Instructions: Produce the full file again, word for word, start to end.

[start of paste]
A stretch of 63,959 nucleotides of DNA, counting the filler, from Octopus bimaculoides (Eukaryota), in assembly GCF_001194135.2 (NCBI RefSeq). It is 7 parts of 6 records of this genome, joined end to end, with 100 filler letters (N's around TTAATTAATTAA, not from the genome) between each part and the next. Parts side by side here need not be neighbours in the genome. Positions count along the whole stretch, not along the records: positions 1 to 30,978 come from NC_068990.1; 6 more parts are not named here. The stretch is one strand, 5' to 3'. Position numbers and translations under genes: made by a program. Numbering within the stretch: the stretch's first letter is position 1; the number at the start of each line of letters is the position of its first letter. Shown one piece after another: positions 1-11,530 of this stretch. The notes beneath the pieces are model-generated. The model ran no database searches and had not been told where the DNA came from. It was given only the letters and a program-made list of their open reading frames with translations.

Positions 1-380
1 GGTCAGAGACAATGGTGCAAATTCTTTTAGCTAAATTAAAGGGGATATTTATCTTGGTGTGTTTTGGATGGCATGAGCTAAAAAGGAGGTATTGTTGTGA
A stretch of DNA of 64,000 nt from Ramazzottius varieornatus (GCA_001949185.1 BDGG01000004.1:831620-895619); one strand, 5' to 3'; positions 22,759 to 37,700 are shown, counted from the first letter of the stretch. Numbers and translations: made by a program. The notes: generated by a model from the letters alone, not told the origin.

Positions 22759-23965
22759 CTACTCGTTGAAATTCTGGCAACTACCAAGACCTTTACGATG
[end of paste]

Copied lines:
A stretch of 63,959 nucleotides of DNA, counting the filler, from Octopus bimaculoides (Eukaryota), in assembly GCF_001194135.2 (NCBI RefSeq). It is 7 parts of 6 records of this genome, joined end to end, with 100 filler letters (N's around TTAATTAATTAA, not from the genome) between each part and the next. Parts side by side here need not be neighbours in the genome. Positions count along the whole stretch, not along the records: positions 1 to 30,978 come from NC_068990.1; 6 more parts are not named here. The stretch is one strand, 5' to 3'. Position numbers and translations under genes: made by a program. Numbering within the stretch: the stretch's first letter is position 1; the number at the start of each line of letters is the position of its first letter. Shown one piece after another: positions 1-11,530 of this stretch. The notes beneath the pieces are model-generated. The model ran no database searches and had not been told where the DNA came from. It was given only the letters and a program-made list of their open reading frames with translations.

Positions 1-380
1 GGTCAGAGACAATGGTGCAAATTCTTTTAGCTAAATTAAAGGGGATATTTATCTTGGTGTGTTTTGGATGGCATGAGCTAAAAAGGAGGTATTGTTGTGA
A stretch of DNA of 64,000 nt from Ramazzottius varieornatus (GCA_001949185.1 BDGG01000004.1:831620-895619); one strand, 5' to 3'; positions 22,759 to 37,700 are shown, counted from the first letter of the stretch. Numbers and translations: made by a program. The notes: generated by a model from the letters alone, not told the origin.

Positions 22759-23965
22759 CTACTCGTTGAAATTCTGGCAACTACCAAGACCTTTACGATG